So far this chapter has concentrated on segmentation of consumer markets. Obviously many companies’ main markets lie in the organisational or industrial sphere. In these markets, companies have to sell products and services directly to organisational purchasers. There are differences between the type of segmentation variables used in an organisational market and the ones that have so far been outlined for consumer markets. The difference in approach lies in the nature of organisational buyer behaviour.
Organisation’s purchase decisions are likely to be more complex because of the number of individuals and groups involved in the purchase decision and the possibility of the actual product/service being more expensive and sophisticated. All the individuals that participate in the decision-making process will have interdependent goals and share common risks although they may face different systems of reward. What emerges is a decision-making unit (DMU) made up of all these individuals and groups
The Webster Wind framework
Environmental: Any aspect of the external environment that may affect the organisation buying behaviour is embraced under this heading. This includes political, economic, cultural, legal, technological and physical environments. Competitors marketing actions are also deemed to be in the external environment.
Organisational: There are several organisational factors that affect behaviour. The company’s goals and objectives set parameters on activity. The organisation’s structure and resources act as constraints on its culture in terms of the type of policies and procedures that are followed, these all affect buying behavior.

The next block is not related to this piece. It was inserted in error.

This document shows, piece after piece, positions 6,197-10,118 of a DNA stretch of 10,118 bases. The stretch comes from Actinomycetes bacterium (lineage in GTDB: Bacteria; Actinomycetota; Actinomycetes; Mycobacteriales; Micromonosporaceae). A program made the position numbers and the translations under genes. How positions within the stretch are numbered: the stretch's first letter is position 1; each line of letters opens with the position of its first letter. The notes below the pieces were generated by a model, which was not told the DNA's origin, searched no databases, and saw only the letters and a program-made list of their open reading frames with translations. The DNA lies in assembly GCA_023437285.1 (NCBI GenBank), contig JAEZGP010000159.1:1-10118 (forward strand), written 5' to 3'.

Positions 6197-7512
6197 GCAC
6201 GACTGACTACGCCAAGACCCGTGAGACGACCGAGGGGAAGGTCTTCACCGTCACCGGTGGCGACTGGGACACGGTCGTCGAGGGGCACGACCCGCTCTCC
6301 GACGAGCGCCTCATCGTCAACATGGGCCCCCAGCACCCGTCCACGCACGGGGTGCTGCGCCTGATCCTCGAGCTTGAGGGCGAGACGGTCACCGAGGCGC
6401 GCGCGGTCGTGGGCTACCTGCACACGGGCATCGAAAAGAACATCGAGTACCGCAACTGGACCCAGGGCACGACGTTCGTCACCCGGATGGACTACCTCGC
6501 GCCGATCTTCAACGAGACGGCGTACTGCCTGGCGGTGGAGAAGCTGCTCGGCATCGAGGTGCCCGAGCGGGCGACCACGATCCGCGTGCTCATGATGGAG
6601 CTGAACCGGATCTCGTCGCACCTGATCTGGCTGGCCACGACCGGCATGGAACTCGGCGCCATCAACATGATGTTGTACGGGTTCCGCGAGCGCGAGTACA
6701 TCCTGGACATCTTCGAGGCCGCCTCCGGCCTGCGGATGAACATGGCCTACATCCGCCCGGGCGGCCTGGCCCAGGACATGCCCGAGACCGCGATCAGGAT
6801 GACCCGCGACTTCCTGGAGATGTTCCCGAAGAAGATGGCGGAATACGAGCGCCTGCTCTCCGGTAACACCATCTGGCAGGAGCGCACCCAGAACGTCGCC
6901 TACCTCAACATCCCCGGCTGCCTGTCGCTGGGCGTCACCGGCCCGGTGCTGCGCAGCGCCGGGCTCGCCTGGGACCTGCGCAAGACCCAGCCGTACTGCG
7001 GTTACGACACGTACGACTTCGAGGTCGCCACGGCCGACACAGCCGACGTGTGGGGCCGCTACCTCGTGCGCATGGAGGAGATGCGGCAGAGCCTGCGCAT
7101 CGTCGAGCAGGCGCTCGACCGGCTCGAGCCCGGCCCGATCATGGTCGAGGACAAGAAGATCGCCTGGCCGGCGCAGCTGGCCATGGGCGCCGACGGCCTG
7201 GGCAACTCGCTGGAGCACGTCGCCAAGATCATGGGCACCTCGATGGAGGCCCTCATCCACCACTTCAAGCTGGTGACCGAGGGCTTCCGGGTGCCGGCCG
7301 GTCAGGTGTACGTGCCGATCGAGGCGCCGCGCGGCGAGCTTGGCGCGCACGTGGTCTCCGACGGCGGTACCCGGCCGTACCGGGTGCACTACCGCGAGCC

Interpersonal: The relationship between the individuals in the buying centre are an important determinate of how decisions are reached. How coalitions are formed and where loyalties lie within an organisation will be dependent on these relationships.
The Sheth framework
The Webster–Wind framework identifies and helps to assess key variables that influence organisation’s purchasing decisions, but does not concentrate on the process to any great degree. Sheth (1973) developed a model that has some elements in common with the Webster–Wind framework but also has more of an emphasis on the psychology of the decision-making process
Expectations of the members of the DMU
Every individual in the DMU will have their own attitudes and particular background that shapes the way in which they judge a supplier. An engineer will use different criteria to an accountant. Individuals expectations will be determined by their educational background, their job or task orientation and their lifestyle in general.
The factors influencing the buying process
Individuals will also be influenced by information from a range of sources. When the purchase being considered contains a high level of risk to the organisation it is likely that a rigorous process will be undertaken to identify as many sources of information as possible. This information search is likely to be undertaken by the professional buyers and can lead them to play an important gate keeping role by choosing what information is passed on to other members of the DMU.